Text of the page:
Last Updated: 2019-08-26
Variola; real smallpox, leaves.
Highly contagious, often lethal disease caused by Variola vera virus (= Paschen's elementary body). Extermination by the WHO was announced in 1979. If a new outbreak is suspected, it must be reported.
- Incubation period: approx. 14 days, but infectivity already exists without symptoms.
The host is man.
- Fever 40-41 °C, vomiting, headache, tachycardia, macular initial exanthema on face and extremities. In the course (approx. on the 5th day) a generalized, monomorphic exanthema occurs. In summary, maculae first appear, then papules, vesicles, pustules and finally crusts. The axils and inner sides of the thighs are usually omitted. The pustules show the typical depression (pockennabel), which are surrounded by an erythematous court.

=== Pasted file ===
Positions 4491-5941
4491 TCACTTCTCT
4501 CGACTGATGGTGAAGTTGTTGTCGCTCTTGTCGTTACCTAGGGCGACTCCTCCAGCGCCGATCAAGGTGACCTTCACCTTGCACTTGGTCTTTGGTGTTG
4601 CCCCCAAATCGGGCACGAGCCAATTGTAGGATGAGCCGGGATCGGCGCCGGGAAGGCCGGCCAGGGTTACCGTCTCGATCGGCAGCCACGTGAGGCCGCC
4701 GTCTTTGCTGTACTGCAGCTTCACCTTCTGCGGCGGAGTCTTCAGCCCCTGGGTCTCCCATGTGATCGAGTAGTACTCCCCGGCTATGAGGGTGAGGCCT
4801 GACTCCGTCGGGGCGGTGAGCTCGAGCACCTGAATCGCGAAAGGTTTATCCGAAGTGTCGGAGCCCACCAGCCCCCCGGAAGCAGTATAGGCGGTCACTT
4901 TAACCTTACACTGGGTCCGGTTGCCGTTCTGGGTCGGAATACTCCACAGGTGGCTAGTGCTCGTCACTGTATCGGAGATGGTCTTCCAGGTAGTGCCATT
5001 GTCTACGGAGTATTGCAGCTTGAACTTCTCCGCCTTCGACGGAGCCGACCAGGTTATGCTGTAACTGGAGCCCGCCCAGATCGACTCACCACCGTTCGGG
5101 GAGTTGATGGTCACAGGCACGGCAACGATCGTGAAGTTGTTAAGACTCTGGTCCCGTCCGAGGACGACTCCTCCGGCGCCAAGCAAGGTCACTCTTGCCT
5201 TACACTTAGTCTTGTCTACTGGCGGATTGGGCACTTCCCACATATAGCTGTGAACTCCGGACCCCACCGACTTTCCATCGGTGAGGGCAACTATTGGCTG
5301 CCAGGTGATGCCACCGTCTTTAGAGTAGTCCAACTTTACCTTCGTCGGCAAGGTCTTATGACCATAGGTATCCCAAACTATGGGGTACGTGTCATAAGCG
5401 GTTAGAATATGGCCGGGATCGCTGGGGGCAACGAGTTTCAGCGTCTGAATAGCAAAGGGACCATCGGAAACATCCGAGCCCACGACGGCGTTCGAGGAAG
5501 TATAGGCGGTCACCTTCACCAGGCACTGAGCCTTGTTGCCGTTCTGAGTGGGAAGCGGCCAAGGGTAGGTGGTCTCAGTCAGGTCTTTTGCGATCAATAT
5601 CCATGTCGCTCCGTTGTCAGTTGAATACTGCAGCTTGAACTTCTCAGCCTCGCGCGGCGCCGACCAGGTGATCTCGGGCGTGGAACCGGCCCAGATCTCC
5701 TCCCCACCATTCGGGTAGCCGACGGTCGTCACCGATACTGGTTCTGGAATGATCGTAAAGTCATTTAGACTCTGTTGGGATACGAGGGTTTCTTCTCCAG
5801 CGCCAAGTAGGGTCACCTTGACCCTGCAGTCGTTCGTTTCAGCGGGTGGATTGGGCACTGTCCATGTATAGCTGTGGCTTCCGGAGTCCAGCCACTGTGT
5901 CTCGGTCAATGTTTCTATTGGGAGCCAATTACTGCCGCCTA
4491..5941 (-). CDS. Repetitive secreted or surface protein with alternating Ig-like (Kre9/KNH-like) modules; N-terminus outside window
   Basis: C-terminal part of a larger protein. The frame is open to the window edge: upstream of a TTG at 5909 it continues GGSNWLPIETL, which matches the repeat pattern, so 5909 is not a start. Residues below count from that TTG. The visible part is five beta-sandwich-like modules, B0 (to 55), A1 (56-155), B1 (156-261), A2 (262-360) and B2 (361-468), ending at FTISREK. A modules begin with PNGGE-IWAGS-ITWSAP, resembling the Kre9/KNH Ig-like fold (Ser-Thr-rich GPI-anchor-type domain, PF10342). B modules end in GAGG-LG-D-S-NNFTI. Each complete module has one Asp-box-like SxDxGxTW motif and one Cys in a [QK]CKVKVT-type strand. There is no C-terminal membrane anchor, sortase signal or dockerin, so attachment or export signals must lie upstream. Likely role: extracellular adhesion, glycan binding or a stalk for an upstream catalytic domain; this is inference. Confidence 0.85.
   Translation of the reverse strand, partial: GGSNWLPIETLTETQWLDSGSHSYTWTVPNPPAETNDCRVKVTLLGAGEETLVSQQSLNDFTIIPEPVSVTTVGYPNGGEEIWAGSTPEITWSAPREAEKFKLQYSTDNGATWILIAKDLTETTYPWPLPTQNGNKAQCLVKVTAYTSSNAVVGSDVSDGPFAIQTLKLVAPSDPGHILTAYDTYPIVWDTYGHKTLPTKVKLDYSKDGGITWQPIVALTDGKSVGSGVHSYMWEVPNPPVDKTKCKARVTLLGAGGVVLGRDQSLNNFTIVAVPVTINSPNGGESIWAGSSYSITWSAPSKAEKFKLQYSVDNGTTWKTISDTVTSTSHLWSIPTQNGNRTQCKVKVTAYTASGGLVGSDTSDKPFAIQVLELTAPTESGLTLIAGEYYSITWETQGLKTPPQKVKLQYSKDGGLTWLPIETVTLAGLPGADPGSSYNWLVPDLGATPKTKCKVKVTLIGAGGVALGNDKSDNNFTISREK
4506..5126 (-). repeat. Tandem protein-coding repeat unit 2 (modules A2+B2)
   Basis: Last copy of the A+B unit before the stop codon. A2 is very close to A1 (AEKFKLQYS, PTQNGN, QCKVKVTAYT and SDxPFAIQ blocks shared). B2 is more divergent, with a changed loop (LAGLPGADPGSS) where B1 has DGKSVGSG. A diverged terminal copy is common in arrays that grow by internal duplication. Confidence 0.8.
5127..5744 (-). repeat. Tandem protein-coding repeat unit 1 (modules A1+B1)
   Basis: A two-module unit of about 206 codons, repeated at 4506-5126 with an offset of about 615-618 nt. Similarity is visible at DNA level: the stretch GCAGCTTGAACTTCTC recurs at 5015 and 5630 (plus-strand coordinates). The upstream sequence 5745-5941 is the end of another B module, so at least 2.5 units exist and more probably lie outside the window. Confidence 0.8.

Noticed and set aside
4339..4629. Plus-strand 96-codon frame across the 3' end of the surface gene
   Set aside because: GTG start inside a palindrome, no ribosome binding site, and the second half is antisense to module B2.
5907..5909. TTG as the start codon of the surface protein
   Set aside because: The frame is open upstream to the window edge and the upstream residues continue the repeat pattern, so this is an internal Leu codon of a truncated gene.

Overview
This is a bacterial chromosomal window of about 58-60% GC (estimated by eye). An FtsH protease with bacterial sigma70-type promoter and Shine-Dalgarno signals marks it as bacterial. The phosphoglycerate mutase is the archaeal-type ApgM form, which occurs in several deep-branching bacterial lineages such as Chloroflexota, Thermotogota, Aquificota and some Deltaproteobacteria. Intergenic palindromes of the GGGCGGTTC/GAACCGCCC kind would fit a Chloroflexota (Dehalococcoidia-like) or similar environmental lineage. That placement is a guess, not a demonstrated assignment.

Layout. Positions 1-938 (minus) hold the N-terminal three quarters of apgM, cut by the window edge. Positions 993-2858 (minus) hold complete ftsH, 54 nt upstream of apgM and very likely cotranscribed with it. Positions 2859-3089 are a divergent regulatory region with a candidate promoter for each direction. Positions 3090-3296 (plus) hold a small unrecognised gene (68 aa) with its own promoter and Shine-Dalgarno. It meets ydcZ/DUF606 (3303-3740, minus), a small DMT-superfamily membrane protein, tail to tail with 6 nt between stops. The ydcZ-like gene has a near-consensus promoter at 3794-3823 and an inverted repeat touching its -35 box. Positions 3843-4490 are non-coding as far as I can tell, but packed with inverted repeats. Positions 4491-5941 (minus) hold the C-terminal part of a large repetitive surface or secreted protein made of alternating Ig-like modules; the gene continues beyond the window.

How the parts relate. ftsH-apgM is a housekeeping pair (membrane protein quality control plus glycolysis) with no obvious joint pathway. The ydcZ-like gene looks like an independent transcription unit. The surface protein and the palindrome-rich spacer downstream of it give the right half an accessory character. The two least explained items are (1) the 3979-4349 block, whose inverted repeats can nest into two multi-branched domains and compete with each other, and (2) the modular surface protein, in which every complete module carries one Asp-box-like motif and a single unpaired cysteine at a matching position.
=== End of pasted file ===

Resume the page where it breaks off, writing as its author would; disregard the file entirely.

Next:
Vaccinates may have a weakened, incomplete course (Variola minor or Variolois). A further attenuated course can be seen when a modified wild-type virus (Alastrim or white pox) is infected.
- Light microscopy
- Electron microscopy (negative training)
Serology (specific complement binding hemagglutination inhibiting antibody).
Entire integument, especially face, extremities, acra. Some mucous membranes are also affected.
Reticular epidermal degeneration, multi-chamber intraepidermal pustules, reticulatory degeneration of the stratum spinosum, intracellular edema with the reaction products of the smallpox virus (Guarnieri body).
Pneumonia, bronchitis, encephalomyelitis, toxic myocarditis, nephritis, osteomyelitis.
- Mortality up to 80%.
If the disease has been overcome, lifetime immunity and cross-immunity against vaccinia, variola minor and cowpox exists.
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